Dominic Parker is a visiting fellow at the Hoover Institution. Parker is an associate professor in agricultural and applied economics at the University of Wisconsin–Madison, a senior fellow at the Property and Environment Research Center, and a regular faculty lecturer at the Ronald Coase Institute and the Elinor Ostrom Workshop. He is a coeditor at Land Economics and an editorial board member at the Journal of the Association of Environmental and Resource Economists.
Dr. Parker’s research spans topics in natural resource, environmental, and development economics. It includes studies of conflict minerals, oil booms and busts, land use and conservation, fishery and wildlife regulation, and indigenous economies. This research focuses on the role that property rights, governance, and institutions play in affecting the extent to which societies and individuals benefit from their natural resource endowments.
Parker studies the effectiveness of government policies toward natural resources, ranging from the tax treatment of conservation easements to the management of endangered wildlife. His research on the unintended consequences of US regulations over “conflict minerals” from Africa was featured in diverse press outlets including BBC News, Wall Street Journal, Reason Magazine, and Mother Jones. Based on it, Parker was asked to testify before a US Senate Foreign Relations subcommittee and to join an OECD advisory panel on global supply chain issues related to the “responsible” sourcing of natural resources.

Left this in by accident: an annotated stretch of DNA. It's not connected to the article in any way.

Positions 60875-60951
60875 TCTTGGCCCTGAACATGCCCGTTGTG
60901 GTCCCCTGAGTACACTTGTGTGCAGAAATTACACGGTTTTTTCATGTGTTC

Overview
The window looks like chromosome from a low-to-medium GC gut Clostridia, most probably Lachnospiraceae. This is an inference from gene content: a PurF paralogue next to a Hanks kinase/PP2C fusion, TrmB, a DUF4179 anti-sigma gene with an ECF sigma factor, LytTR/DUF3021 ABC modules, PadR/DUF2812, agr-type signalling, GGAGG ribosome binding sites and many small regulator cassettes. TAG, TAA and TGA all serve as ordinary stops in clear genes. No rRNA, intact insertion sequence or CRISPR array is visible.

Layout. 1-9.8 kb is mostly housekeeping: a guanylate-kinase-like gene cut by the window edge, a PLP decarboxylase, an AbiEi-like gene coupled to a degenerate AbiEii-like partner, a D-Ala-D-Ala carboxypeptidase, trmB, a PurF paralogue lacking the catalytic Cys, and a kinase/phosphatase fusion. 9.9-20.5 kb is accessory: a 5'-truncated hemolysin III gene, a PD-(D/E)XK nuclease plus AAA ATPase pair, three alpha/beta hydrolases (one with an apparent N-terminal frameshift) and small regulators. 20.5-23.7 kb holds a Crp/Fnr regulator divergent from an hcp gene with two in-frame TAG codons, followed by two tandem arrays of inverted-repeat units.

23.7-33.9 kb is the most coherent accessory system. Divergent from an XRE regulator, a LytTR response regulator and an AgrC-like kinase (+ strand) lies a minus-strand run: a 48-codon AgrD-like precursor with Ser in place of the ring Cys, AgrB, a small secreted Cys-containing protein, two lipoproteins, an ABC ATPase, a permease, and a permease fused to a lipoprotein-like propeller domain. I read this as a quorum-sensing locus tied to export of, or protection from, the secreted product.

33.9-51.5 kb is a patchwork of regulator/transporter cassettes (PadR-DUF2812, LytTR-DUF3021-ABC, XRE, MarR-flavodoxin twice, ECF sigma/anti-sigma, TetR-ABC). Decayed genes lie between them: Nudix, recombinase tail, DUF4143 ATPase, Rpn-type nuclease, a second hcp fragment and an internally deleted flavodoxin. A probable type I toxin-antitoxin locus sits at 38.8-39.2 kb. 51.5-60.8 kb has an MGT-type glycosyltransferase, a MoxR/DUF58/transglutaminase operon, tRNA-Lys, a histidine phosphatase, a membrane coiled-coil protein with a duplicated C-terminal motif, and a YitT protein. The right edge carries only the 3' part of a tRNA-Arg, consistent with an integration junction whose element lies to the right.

Parker also contributes research to the Hoover Project on Renewing Indigenous Economies. His most recent articles, published in the Economic Journal and the Journal of Development Economics, focus on identifying some of the causes and consequences of fragmented and incomplete property rights to land and minerals on American Indian reservations. His earlier research, published in the Journal of Law & Economics, studied the historical effects of tribal judicial sovereignty on reservation economies.